8-byte and 32-byte spacing is available at the same time, no LSL configuration is required. However mixing 8-byte and 32-byte spacing on the same core is not possible, but different cores can use different spacings. You have to define the required spacing at compile time.
The vector spacing is configured at startup per core in BIV with startup macro __BIV_8BYTE_INIT. You are responsible that this is conform the spacing required by the interrupt functions, because it is not possible to check if usage of interrupt functions qualifiers corresponds with the BIV configuration.
The previous version of TriCore, version v4.1r2, was based on Eclipse Indigo (SR1). The TriCore v4.2r1 release contains Eclipse Juno (service release 1) plugins: Eclipse version 3.8.1 and CDT version 8.1.1. Within the Eclipsedevelopment community there is a parallel development ongoing, so there is a version 3.8 and 4.2 available. We have chosen for 3.8 since, according to the development community discussions, Eclipse 3.8 is more stable and performs better.
A new compiler option is available to make data overlaying relaxed: --relax-overlay-name-check. This option relaxes the overlaying of romdata for internal constants, string literals and compound literals. Romdata for internals are overlaid when equal. By default, the compiler only performs overlaying on equal romdata for internals that have the same memory space, core association and section rename suffix. With this option the compiler does not perform this overlay name check, but performs overlaying whenever possible. This equals the 'old behavior'.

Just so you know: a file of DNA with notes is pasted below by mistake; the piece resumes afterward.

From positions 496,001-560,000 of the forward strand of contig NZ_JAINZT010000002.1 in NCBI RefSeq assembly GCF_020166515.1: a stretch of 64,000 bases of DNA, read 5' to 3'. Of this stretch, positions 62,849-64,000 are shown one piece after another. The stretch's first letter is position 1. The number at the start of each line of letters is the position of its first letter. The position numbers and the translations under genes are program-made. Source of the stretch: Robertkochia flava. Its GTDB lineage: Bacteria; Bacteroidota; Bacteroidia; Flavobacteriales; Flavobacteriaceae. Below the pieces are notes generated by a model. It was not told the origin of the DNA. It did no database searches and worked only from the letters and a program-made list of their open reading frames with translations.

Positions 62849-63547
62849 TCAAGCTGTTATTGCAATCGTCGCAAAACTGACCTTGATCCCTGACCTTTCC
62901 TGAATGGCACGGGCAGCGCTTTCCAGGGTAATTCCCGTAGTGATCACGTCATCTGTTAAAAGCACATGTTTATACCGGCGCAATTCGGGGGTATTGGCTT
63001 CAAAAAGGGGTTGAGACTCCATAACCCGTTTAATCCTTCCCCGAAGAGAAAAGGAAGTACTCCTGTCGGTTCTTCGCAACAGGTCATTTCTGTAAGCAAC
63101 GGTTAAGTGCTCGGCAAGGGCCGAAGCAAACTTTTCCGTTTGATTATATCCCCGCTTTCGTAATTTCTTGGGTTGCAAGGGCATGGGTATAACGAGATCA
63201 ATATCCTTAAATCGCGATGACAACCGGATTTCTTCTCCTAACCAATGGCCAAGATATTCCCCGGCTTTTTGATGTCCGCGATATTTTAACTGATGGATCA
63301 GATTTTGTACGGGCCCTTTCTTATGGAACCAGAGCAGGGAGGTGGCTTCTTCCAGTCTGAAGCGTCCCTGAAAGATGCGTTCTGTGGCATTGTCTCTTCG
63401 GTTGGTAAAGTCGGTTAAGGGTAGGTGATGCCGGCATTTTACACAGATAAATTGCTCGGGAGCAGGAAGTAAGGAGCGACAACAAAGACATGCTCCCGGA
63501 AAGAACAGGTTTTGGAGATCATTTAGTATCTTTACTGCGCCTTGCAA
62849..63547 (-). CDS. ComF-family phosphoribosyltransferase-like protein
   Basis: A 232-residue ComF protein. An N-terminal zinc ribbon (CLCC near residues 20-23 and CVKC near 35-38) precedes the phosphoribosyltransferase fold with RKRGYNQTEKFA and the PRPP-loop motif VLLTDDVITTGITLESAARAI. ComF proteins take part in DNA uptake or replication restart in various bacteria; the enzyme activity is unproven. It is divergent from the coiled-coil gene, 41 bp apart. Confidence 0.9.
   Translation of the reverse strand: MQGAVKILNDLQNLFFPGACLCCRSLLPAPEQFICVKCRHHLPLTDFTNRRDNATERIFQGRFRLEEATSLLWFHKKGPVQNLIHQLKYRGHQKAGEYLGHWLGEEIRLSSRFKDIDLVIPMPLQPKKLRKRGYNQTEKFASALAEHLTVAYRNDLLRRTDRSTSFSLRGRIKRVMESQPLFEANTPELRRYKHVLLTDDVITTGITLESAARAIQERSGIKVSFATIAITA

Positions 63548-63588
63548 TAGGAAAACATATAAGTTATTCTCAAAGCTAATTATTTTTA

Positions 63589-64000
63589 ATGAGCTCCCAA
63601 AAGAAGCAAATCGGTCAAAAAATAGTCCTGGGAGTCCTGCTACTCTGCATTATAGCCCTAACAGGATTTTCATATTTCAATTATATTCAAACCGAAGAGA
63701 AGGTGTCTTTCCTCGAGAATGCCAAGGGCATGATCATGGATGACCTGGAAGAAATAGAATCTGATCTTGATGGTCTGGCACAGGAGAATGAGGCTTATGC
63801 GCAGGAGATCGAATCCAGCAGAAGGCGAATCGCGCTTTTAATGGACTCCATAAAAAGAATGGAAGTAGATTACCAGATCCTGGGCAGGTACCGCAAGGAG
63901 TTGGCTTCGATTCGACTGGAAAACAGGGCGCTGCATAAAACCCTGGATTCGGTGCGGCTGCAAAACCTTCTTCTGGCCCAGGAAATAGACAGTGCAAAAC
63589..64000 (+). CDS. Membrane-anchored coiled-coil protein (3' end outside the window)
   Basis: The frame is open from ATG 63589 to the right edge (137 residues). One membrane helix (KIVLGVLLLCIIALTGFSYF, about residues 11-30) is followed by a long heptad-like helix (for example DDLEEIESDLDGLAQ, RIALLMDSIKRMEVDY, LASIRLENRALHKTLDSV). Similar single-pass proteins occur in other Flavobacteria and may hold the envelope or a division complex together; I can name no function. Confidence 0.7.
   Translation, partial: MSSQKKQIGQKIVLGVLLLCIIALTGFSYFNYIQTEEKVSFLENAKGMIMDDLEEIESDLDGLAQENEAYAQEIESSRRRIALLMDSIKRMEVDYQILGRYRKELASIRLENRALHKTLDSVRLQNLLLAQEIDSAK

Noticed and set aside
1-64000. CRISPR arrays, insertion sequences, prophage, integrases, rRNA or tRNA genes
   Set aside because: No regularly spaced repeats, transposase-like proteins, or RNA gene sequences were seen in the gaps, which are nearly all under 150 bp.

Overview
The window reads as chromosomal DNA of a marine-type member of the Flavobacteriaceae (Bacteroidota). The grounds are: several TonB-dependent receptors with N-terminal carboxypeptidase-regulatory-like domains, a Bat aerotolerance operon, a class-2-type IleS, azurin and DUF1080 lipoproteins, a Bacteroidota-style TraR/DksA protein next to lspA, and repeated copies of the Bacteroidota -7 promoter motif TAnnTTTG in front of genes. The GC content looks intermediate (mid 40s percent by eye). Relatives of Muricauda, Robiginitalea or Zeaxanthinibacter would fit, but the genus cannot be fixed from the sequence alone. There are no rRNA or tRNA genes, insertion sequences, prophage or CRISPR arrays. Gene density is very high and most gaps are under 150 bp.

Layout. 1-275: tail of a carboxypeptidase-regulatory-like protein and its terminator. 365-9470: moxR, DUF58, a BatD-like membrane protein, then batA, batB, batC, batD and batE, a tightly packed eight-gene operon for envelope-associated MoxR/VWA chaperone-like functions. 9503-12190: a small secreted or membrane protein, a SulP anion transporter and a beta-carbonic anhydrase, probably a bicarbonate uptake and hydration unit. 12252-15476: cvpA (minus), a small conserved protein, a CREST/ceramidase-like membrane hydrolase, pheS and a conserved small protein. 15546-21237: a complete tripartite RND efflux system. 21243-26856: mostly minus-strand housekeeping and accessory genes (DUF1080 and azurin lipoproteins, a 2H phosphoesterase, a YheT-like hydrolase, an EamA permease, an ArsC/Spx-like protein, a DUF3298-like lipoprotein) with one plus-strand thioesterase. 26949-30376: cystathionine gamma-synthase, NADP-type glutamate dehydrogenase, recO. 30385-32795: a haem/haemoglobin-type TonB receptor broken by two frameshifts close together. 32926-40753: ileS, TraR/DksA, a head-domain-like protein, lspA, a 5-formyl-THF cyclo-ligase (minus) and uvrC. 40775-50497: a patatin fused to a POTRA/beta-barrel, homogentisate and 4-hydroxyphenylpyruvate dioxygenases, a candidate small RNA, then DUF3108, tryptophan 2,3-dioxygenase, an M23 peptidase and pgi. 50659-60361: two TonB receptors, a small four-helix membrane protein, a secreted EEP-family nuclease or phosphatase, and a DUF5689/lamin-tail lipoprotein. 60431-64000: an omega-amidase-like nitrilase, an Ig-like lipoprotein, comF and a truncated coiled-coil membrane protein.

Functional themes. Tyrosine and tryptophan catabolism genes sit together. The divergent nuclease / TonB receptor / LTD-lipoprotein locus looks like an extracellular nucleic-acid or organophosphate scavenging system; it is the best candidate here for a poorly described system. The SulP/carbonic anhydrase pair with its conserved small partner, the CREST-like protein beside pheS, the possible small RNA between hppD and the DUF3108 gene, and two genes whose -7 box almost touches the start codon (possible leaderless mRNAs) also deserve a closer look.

A new compiler option is available to make code compaction relaxed: --relax-compact-name-check.
With code compaction (reverse inlining), chunks of code that can occur
more than once in different functions, are transformed into another
function. By default, the compiler only performs code compaction on
sections that have the same section type prefix, core association and
name given by the section renaming pragma or option. Chunks of code
that are part of functions with a different core association or section
rename suffix are not taken into account. With this option the compiler
does not perform this section name check, but performs code compaction
whenever possible. This is the 'old behavior'.
Until now it was only possible to specify in an object file (protect attribute on section declaration in assembly) or with option -OXY to prohibit removal of all code/data sections.
Now an LSL extension is available that allows exclusion of sections from unreferenced section removal in the linker too. This extension supports wildcard section matching. This can be done by adding the attribute +p (or -p) of the modify input feature in a section_setup, which sets or clears the protect attribute on the selected sections. When this attribute is set on a section, the section is not removed/merged in unreferenced section removal or duplicate section removal.
For example, we have sections s1, s2 ... s12. To prohibit (unreferenced) sections s10, s11 and s12 from getting removed we need to set the protect attribute as follows:
modify input (attributes=+p)
With the integration of the 8051 toolset in TriCore, the option --mcs-tasks has been deprecated. This option could only be used for linking MCS code with TriCore code. The generic option --new-task is introduced as substitute. The name of this option is the same as the linker uses and thus makes it more clear where it is used for. This new option can be used for linking both MCS and 8051 objects with TriCore. Contrary to --mcs-task, --new-task is meant for one core only, where --mcs-tasks was used for all MCS cores at once.
New SFR files are integrated for TC26x (tc26x_um_SFR_v1.0) and TC27xB (UM_V1.3)
With this release linking of multi-core applications (AURIX derivatives) is done via global addresses by default. For example, the CPU0 core of a TC27x accesses its own local memory (code and data) via segment 0x7 instead of 0xC and 0xD.
There is no difference for a core (in terms of run-time speed) when accessing its own local memory via local or global addresses. For clone sections the local addresses are still used.
This change also has a positive effect on debugging and MAP file readability. For debugging the breakpoints can be set per core on the global address, and thus each core can be debugged correctly.